Wire fraud has been in the news a lot lately, but if you’re a little bit hazy on the details, you’re not alone. Most people have heard of wire fraud before, but fewer understand what it is and why it’s becoming increasingly common. Below, we answer some common questions asked about wire fraud and wire fraud prevention.
What exactly is wire fraud?
A common misconception is that wire fraud refers to wiring money, but it’s actually any type of fraud that takes place via telecommunications or the internet. Criminals conduct wire fraud over the phone, through emails, and even with apps and social media messaging systems. While the internet has certainly made wire fraud easier and more prevalent, it has existed for decades, albeit in different forms.
Wire fraud is a serious federal offense, but unfortunately, many of the criminals who perpetrate wire fraud are located overseas, which makes prosecution difficult, if not impossible.
What is the difference between mail fraud and wire fraud?
Many of the tactics used in mail fraud and wire fraud are the same, with the difference being that wire fraud relies upon telecommunications or the internet, while mail fraud is perpetrated through the United States Postal Service, FedEx, or UPS.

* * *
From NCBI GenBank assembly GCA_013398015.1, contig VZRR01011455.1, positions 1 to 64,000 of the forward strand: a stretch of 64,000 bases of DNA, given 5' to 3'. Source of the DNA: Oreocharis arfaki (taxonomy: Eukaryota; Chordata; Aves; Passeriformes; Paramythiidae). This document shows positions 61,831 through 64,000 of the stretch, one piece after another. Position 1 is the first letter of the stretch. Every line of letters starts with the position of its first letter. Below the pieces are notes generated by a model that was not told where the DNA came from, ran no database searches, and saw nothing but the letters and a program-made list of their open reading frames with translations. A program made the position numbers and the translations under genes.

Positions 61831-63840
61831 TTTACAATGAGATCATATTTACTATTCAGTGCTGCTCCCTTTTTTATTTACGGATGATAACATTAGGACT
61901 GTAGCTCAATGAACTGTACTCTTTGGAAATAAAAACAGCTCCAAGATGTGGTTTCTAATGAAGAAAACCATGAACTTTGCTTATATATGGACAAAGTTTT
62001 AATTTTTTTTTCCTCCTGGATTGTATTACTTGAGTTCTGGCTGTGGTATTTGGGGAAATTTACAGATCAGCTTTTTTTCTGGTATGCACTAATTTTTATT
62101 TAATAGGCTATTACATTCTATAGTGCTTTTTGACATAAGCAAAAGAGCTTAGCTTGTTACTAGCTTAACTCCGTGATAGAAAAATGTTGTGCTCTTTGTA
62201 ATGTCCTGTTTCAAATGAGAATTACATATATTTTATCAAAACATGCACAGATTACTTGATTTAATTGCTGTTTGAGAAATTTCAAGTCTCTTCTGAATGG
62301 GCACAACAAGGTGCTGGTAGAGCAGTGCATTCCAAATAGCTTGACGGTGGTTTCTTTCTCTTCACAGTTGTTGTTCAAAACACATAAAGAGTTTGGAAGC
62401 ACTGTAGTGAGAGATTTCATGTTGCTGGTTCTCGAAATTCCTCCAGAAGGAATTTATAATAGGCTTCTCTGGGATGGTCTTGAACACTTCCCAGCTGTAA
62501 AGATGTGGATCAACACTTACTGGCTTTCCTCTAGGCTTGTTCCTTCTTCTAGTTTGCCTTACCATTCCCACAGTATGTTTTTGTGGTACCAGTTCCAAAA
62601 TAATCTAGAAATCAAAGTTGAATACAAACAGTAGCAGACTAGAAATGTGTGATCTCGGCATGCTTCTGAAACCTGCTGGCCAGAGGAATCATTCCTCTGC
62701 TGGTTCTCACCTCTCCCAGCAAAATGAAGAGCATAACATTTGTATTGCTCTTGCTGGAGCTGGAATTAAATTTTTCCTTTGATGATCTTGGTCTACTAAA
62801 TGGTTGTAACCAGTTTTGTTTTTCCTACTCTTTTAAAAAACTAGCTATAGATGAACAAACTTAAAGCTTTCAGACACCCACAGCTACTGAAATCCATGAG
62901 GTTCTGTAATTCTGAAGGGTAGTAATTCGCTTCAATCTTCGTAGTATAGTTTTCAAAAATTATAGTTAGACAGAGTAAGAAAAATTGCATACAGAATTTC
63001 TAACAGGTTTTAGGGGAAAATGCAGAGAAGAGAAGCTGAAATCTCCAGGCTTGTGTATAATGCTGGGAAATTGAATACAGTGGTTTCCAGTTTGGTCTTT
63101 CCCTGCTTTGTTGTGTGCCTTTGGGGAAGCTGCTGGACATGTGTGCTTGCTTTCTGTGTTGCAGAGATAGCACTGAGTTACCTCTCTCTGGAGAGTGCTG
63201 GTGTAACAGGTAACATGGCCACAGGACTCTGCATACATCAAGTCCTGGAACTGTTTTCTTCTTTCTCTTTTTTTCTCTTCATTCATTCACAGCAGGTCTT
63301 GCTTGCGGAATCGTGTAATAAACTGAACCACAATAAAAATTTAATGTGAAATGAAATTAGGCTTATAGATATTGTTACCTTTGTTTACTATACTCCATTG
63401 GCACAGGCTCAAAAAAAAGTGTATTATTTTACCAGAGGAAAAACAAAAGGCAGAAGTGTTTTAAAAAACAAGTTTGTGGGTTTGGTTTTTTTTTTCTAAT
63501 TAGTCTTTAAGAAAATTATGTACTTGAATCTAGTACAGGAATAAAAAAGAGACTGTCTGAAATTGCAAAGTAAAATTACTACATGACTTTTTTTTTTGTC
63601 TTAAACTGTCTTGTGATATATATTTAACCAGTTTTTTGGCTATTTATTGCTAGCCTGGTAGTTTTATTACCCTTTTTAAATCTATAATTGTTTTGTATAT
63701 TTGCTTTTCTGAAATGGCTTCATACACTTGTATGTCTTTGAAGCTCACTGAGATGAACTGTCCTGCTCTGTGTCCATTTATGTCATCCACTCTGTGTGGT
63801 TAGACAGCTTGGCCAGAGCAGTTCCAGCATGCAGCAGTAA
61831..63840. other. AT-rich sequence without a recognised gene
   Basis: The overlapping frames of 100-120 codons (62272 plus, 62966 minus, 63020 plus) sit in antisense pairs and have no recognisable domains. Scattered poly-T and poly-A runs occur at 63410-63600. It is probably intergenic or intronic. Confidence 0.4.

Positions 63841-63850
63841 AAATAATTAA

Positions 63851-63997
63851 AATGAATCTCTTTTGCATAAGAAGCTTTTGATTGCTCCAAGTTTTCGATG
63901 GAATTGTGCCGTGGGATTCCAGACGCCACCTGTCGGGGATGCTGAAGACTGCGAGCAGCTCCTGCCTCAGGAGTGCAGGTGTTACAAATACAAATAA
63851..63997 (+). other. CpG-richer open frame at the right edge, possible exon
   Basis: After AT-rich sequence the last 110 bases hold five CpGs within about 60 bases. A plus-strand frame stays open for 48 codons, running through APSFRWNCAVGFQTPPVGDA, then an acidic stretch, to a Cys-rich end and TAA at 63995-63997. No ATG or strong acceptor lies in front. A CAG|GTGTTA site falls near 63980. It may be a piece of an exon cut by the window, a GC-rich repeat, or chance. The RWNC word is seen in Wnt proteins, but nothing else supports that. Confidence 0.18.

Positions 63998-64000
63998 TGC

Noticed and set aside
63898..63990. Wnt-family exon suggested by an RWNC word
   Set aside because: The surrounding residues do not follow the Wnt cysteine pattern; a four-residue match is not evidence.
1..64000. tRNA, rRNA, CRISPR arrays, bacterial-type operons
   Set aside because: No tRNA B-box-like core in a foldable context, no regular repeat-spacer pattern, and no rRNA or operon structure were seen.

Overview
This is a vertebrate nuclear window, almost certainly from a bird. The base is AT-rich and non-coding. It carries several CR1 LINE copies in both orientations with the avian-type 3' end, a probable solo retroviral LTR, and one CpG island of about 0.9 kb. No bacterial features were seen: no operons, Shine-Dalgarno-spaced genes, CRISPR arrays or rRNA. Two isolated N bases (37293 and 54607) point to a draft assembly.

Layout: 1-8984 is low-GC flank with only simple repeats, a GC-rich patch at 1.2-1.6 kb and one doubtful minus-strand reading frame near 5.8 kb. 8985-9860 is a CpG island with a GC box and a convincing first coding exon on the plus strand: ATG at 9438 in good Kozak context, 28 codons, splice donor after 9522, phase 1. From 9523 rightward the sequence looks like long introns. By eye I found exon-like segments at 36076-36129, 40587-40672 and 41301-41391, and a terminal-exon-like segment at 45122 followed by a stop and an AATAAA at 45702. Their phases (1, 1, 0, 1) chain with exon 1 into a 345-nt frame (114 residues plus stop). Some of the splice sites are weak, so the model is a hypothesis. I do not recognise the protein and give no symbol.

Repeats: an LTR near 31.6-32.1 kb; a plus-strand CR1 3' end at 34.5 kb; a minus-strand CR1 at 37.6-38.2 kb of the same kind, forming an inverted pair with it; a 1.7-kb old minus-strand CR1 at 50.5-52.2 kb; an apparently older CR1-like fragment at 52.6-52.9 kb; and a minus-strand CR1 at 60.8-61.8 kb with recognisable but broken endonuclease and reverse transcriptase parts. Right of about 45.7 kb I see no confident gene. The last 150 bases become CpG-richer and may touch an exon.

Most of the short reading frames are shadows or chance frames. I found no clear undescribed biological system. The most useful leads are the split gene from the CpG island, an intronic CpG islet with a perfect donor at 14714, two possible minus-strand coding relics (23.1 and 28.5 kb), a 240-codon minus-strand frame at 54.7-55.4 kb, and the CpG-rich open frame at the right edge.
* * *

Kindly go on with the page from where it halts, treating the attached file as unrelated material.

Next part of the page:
Who investigates wire fraud?
The FBI usually investigates wire fraud because it is a federal offense, but state laws and charges may also apply. Victims of wire fraud are encouraged to contact both the FBI and local law enforcement.
Why is real estate wire fraud increasing?
Real estate transactions are the perfect target for criminals because they involve a large amount of money, emotions are running high as closing dates near, and there are a number of parties involved. While most people these days would immediately hit delete on an email claiming to be from a Nigerian prince, very few would be able to easily identify a spoofed email that appears to be from their title company or real estate agent.
Why isn’t real estate wire fraud insured?
You’d think that there would be some kind of insurance solution to protect homebuyers, but real estate wire fraud is a gray area when it comes to insurance. Cybersecurity insurance typically only covers hacks, but wire fraud rarely involves hacking—instead, criminals deceive homebuyers into voluntarily sharing their financial information or wiring payments to them. This type of crime isn’t covered by cybersecurity insurance or any other insurance policy that title companies might have.
Because there is no insurance policy to protect against this type of real estate wire fraud, prevention is key.
How do you avoid wire fraud in real estate?
ClosingLock makes it easy to secure the real estate transaction process and prevent wire fraud. Our simple, affordable solution protects title companies and their customers from a wide range of vulnerabilities, including social engineering, email spoofing, clone phishing, email hacking, imposter fraud, and compromised accounts.
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